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Essay on Shooting an Elephant

In: English and Literature

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Shooting an elephant
- By George Orwell

Imperialism is the appellation for a policy, where a ruler in a country attempts to oppress another country. This is mainly the theme and point in the essay “Shooting an elephant”
The story is written by the author George Orwell, and centers about this problem which was going on between the British and the Burmese.
The essay is written as a metaphor describing the British imperialism, and gives the readers an insight in how George's opposition against the imperialism is expressed.
Another theme in the story is the meeting between two cultures – in where it describes the burmese, that despise the British. Apart from that, George himself is going though a process of self-deception, which is showed clearly in this story.

George Orwell was born on 25th June 1903, and was a well known English novelist, essayist, journalist and critic. George Orwell was one of the most influential English writers in the 20th century, and is mostly known for the novel “Nineteen Eighty-Four” and the novella “Animal Farm”.
George Orwell was working in The British Imperial Police from 1922-1927, where he wrote the essay “Shooting an elephant” as a reflection about the British imperialism in India.

The setting is in Moulmein in Lower Burma in the 1920's, and is taking place in a poor city.
“It was a very poor quarter, a labyrinth of squalid bamboo huts, thatched with palm-leaf, winding all over a steep hillside.” (Page 112, line 12-14)

The society is described poorly, supposedly where a large amount of the Burmese population is placed in a lower caste system. This is seen when the narrator is describing the Indian black Dravidian coolie who is found dead.
A Dravidian is a lower-caste Indian who speaks his own language, Dravidian. The essay “Shooting an elephant” is based on a true deed. The story is therefore told by a first person narrator. The reader get to hear the story though the main character's point of view, because he hear it as George Orwell actually experienced it.

“I had halted on the road. As soon as I saw the elephant I knew with perfect certainty that I ought not to shoot him.” (page 114, line 5-6)
In this quote we are not only informed about the main character's actions – but we also get to hear his inner thoughts, about how he is certain that he shouldn't shoot the elephant.

The main character in “Shooting an elephant” is in this case also the narrator of the story. He is a British police officer working in colonial Burma, during a period of the British imperialism. Under this period Burma was a part of the British-controlled India, and was being managed as a province until 1937, where the country became a separate self-governing colony.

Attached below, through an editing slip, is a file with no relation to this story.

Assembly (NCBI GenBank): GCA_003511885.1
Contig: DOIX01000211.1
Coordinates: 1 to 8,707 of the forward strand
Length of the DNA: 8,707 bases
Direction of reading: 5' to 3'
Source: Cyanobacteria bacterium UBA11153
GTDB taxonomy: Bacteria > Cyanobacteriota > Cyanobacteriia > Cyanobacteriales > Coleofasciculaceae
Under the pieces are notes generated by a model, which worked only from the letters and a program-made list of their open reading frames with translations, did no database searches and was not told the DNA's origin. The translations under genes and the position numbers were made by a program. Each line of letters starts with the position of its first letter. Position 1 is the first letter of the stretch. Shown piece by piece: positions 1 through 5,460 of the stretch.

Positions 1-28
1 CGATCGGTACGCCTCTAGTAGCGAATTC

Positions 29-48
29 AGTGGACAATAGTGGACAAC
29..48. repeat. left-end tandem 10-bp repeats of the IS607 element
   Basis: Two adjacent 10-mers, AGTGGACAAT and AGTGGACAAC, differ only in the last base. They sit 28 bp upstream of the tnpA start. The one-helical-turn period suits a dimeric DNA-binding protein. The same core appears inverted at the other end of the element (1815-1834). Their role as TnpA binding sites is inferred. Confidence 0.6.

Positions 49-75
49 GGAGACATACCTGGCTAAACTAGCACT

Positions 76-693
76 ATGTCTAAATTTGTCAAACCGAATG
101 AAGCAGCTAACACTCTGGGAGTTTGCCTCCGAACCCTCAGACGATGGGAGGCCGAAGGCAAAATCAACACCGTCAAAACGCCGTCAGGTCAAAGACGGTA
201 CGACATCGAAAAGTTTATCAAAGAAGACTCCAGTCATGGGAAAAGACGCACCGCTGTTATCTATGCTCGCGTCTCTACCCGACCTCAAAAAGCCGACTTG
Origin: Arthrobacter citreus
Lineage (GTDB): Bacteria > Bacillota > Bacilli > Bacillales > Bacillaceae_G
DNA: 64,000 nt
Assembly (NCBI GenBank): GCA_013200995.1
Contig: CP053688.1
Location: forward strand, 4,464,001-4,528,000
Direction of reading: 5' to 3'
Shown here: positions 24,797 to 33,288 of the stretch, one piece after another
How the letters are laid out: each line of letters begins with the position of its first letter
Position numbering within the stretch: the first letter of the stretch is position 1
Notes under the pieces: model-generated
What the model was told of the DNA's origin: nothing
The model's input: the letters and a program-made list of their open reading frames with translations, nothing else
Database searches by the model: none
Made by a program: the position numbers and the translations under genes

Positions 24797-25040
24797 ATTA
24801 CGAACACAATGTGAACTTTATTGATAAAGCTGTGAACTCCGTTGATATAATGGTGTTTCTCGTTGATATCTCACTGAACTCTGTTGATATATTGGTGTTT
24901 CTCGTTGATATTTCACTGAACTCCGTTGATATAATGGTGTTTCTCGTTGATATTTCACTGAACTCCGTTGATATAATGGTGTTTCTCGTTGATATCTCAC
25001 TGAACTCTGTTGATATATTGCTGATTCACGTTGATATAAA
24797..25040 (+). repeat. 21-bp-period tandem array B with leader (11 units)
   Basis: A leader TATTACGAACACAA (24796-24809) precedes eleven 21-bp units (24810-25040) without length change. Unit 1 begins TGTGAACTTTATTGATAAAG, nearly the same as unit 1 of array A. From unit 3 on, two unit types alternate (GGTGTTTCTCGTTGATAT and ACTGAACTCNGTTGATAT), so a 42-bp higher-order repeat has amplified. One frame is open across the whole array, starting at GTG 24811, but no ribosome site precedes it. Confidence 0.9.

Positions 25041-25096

The main character sympathize with the Burmese people, and he takes their side privately. But because of his duty as a colonial policeman, he knows he ought to shoot the elephant.
The narrator knows that if he doesn't shoot the elephant, it would make him seem like a coward - and his official position as police officer, is therefore taking over his emotional and moral position.
The story's plot is build up chronological, and we are immediately informed about how George Orwell's perspective on the British imperialism is.

“All this was perplexing and upsetting. For at that time I had already made up my mind that imperialism was an evil thing and the sooner I chucked up my job and got out of it the better.” (Page 110, line 20-23)

“I was all for the Burmese and all against their oppressors, the British” (Page 110, line 23-24)
The elephant in the story is supposed to be a metaphor for the destructive power of the imperialism, which is what George is trying to illustrate with the mad elephant ravaging the city. The elephant is in this way, a symbol of the British Empire, and the idea of the elephant dying slowly, demonstrates the death of the British power.

The essay presents a theme of inner conflict. Orwell torn between what he believes as a human being, and what he should do as a police officer.
Under the slow death of the elephant, the narrator moral conscience appears, but he knows that because of his job as a police officer it is necessary and it is expected of him, although it is not what he wanted.

“I was very glad that the coolie had been killed; it put me legally in the right and it gave me a sufficient pretext for shooting the elephant. I often wondered whether any of the others grasped that I had done it solely to avoid looking a fool.” (Page 118, line 20-24)

“I perceived in this moment that when the white man turns tyrant it is his own freedom that he destroys” (Page 115, line 2)

The narrator realizes that by being forced to follow the strict laws and shoot the elephant he is being morally ambivalent, because he is going against his principles, and doing what he is actually against.

“I perceived in this moment that when the white man turns tyrant it is his own freedom that he destroys” (Page 115, line 2)

This quote is describing how he is loosing his freedom by enforcing the British rule, and in this way concurrently oppressing the Burmese at the same time.

Orwell's experience as an English officer in India gives the reader an insight of the British imperialism. George's final act by shooting the elephant is a symbol of the British attempting to oppress the Burmese.
Overall, this essay is apart from the imperialism, focusing on the self-deception, which is described in the way George Orwell is following the overwhelming and strict expectations by shooting the elephant, instead of stand up for what he believes in.

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